Can You Guess Which Spot?

Think you’re a McMenamins history buff? Identify the five properties associated with these images.

Property #1

Property #2

Property #3

Property #4

Property #5

 

 

 

 

 

 

 

 

 

 

 

 

 

 

 

 

 

 

 

 

 

 

 

 

 

 

 

 

 

Property #1

Highland Pub & Brewery (Gresham, OR)
This is the third of a chandelier trio, two of which hang at the Crystal Ballroom. Made sometime between 1930 and 1950, in Murano, Italy’s glass-making capital of the world, they are fine examples of the millifleury (“a thousand flowers”) style. Each chandelier weighs approximately 300 pounds and is nine feet tall.

In 1968, the Washington Mutual Bank purchased the set of three for its Seattle building. They were shipped out of Italy to the Pacific Northwest, but remained in their crates for eight years! The bank finally installed them in 1976, amidst the country’s bicentennial celebration.

When the chandeliers were removed from the bank in the early ’90s, Portland Antiques purchased all three. Mike McMenamin was awestruck when he saw them — they convey a mood of Classic Italianate culture crossed with Haight-Ashbury psychedelia, perfect for the Crystal. Two were installed in the ballroom, while the third graces the Highland Pub & Brewery.

Property #2

Roseburg Station Pub & Brewery (Roseburg, OR)
Built in 1912, this charming building was considered one of the finest passenger stations between Portland and the San Francisco Bay Area. McMenamins took over stewardship in 1999, and the renovation preserved as much of the building’s architectural character as possible. Original features such as the vaulted, 16-foot-high ceiling, tongue-and-groove fir wainscoting and marble molding were all cleaned and polished and a graceful, red tile roof (matching its original construction) was added.

Property #3

McMenamins Sherwood (Sherwood, OR)
When researching the history of this spot, I tried to find a logical frog connection – this motif hops up quite a bit in the pub and has become its mascot. I asked McMenamins artist Jenny Joyce for her inspiration – why the kilted frogs? Her response: “Re the frogs, there is no logical reason for them. I went through a stage of portraying animals, especially playing music. And I love frogs because they look like humans, ugly humans, true, but likable. So that is where my imagination went, for better or worse. Officially I say that the area around the pub was extremely wet and marshy, hence there would have been lots of frogs there. And the McMenamin kingdom loves music, especially bagpipes, so that is why there are frogs playing music.”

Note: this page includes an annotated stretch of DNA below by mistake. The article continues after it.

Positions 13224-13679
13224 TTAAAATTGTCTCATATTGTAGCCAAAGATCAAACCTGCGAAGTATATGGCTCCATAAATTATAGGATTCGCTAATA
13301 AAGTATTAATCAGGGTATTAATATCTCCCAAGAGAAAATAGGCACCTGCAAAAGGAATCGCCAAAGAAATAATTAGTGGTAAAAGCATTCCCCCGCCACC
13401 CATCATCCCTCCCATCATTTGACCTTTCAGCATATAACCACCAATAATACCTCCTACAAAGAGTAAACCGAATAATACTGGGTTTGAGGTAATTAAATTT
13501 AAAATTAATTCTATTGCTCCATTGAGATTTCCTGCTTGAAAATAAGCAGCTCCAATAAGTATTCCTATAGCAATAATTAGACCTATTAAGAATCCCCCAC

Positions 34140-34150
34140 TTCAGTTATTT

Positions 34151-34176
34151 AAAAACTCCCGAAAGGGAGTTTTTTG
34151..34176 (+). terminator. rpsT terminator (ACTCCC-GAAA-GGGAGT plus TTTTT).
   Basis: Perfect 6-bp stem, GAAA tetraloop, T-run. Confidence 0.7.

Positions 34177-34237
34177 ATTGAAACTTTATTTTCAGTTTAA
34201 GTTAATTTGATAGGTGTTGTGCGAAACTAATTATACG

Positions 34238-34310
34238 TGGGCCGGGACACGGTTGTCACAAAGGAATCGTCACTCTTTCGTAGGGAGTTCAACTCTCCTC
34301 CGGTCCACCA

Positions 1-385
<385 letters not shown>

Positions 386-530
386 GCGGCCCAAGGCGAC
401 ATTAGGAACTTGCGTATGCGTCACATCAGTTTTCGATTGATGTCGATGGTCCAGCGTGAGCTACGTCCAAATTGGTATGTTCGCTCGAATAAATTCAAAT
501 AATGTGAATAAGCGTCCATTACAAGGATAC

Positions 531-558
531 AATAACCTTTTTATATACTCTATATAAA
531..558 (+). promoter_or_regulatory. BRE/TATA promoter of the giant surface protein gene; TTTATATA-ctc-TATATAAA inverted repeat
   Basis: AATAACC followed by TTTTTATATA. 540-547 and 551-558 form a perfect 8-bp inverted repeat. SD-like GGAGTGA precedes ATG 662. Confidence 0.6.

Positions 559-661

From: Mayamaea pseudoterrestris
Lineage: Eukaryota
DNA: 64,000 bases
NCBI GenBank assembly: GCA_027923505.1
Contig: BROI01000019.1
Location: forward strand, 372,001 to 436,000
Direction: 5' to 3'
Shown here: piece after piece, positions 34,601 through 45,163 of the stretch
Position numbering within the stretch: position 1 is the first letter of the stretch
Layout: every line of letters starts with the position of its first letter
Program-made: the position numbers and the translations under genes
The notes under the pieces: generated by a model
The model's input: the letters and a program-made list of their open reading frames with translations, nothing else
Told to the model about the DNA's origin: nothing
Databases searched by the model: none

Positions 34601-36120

Property #4

Pat’s Corner at the Grand Lodge (Forest Grove, OR)
Named in honor of the McMenamin brothers’ mom, Pat’s Corner is the perfect place to enjoy a pint or a glass of Black Rabbit Red (her preferred potation) while listening to a record from her son Mike’s extensive collection. Pat, whose record collection rivaled her son’s (with one notable exception: a total lack of Grateful Dead albums), fortified both Mike and Brian’s lifelong affinity for music.

Property #5

Olympic Club (Centralia, WA)
While I haven’t ever seen these artifacts personally, I have heard that the urinals at the Oly Club are really something to, well, experience. It is not uncommon to hear male guests effusing – gushing, if you will – over the extraordinariness of these massive Art Deco works of porcelain elegance and wonder. Artist Lyle Hehn’s mural was inspired by both the men’s room impressive facilities as well as beer advertisements typical of the 1910s.

Leave a Comment





8 + fourteen =